- Negative rates negate past historical patterns. I see a lot of bloviating about “unprecedented” valuation levels. Or “x years since a recession” This is inevitably accompanied by charts referencing the past 5, 10, 15, or even 100 years of data. All of which are totally useless. We live in unprecedented times. Because negative interest rates are also “unprecedented.” As is a whole lot else going on right now. The one thing we know about the past is that it is useless as a guide to the future. Because the present is totally FUBAR.
- Dry Brush Piled Up. Normal wildfires should happen on a regular, cyclical basis. But sometimes they don’t happen. So the dry brush piles up. Until you get a massive, uncontrollable conflagration. Central banks worldwide have piled up a whole lot of dry brush (see “negative rates”). But monetary velocity remains sluggish. None of that “money printing” is actually finding its way into the economy. Maybe we’ll have to take the next step to “helicopter money.” This is getting surprisingly serious consideration (because anything is better than – gasp!- fiscal stimulus). It fits the fire metaphor well, with a helicopter dropping big loads of gasoline instead of fire-suppressant…. But maybe those animal forces struggle to life all on their own and a spark catches somewhere somehow. It’d be a big burn if it does….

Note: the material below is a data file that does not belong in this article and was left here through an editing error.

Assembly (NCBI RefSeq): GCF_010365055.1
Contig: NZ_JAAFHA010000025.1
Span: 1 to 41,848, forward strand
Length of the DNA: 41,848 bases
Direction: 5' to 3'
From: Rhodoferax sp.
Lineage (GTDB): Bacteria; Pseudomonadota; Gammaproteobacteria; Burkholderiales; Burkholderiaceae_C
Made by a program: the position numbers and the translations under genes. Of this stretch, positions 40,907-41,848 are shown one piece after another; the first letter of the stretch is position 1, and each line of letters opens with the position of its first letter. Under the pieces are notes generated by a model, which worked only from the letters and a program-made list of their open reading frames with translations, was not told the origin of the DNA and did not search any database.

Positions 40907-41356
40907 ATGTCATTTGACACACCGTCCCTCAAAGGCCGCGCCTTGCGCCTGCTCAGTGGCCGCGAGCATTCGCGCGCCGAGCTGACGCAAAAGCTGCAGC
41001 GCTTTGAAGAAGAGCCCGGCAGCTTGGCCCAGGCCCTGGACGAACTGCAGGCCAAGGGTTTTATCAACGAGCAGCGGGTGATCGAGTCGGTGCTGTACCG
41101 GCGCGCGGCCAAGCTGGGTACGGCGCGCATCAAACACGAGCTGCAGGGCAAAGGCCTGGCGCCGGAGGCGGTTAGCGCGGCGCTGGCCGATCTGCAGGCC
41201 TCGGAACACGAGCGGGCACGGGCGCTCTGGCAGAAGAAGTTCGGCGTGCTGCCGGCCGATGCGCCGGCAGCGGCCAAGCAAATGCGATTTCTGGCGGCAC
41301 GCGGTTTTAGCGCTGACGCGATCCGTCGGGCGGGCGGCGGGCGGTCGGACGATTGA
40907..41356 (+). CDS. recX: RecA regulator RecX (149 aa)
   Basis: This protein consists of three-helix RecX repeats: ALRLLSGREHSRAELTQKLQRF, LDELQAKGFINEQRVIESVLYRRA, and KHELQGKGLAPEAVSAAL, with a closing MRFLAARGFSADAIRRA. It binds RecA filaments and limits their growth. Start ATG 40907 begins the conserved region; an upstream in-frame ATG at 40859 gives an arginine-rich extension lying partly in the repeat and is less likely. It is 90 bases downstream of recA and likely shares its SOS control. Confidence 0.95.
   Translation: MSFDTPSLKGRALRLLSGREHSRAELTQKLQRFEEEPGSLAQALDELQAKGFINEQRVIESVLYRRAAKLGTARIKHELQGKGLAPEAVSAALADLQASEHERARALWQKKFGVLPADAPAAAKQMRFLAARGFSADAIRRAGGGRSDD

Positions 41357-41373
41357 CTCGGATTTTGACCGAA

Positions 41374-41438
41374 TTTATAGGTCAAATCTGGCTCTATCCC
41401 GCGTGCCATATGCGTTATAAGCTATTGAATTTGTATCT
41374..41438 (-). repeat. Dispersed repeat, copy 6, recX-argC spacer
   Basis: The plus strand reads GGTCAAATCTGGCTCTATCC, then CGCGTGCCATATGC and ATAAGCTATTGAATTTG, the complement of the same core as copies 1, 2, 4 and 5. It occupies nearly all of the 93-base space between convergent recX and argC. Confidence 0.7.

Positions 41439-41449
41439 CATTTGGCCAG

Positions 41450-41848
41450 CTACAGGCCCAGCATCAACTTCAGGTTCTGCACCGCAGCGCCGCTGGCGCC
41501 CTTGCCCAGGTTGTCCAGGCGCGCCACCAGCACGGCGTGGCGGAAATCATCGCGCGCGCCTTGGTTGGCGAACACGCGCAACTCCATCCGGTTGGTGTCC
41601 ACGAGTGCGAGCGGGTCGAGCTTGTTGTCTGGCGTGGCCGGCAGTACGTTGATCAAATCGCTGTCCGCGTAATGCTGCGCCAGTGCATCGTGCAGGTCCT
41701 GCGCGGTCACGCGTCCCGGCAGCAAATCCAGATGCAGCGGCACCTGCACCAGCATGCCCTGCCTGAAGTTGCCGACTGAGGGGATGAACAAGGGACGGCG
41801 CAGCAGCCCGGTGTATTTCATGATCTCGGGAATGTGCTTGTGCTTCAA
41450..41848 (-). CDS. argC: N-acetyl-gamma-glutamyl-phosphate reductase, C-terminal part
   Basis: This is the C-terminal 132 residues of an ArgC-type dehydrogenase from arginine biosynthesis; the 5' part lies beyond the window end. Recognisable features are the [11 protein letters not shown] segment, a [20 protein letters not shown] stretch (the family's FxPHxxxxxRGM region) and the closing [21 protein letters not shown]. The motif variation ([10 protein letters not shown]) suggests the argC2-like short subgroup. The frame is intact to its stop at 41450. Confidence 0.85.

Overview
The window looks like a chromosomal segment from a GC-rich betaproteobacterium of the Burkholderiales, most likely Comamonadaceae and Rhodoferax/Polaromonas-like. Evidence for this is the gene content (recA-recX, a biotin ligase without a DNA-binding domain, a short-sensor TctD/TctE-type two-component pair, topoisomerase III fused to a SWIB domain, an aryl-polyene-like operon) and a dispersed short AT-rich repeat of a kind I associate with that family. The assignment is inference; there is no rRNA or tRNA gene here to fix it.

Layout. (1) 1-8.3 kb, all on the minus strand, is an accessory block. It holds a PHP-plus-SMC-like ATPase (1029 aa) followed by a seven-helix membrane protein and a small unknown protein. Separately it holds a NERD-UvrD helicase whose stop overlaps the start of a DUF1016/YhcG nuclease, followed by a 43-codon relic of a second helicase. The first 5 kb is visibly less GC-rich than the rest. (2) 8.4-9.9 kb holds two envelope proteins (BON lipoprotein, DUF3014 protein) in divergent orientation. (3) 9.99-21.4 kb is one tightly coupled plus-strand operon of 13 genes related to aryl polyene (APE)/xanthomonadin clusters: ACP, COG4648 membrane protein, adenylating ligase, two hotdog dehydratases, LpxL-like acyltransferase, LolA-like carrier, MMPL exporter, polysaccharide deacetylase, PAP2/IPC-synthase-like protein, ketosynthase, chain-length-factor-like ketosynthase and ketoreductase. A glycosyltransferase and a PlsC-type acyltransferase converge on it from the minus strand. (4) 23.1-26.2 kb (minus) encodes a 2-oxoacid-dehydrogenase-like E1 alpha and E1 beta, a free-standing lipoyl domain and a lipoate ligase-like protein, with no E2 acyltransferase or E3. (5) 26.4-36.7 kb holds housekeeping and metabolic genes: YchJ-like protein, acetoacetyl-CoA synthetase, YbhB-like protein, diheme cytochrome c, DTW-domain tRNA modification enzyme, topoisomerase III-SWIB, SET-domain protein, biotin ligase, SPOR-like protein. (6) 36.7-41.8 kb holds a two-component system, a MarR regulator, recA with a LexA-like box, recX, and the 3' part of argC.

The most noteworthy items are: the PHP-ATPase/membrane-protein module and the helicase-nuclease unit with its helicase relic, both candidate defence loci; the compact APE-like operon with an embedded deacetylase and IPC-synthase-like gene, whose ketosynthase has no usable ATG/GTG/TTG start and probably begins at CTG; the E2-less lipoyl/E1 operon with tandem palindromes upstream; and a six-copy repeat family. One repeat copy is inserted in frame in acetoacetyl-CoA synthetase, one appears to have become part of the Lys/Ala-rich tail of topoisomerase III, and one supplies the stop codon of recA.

- Fiscal Stimulus 1: Hah! Just joking. The Davossians ideological blinders keep the idea of serious government spending well off the table, beyond the pale, and unmentionable in polite company. Because the idea of getting paid to borrow and invest in productive repair/renewal of long-lived assets like roads, bridges, rail, telecoms, and sewers is somehow wrong. We should have to sweat hard and suffer for these things because… Ummm… Well. Because I said so! Because I am afraid and uncertain! Because I can never admit a government role for anything! Go away I’m not listening Nyah Nyah Nyah! Its like a bunch of vegans starving to death in a butcher shop (with a grill handy nearby). Not tragic. Just pathetic.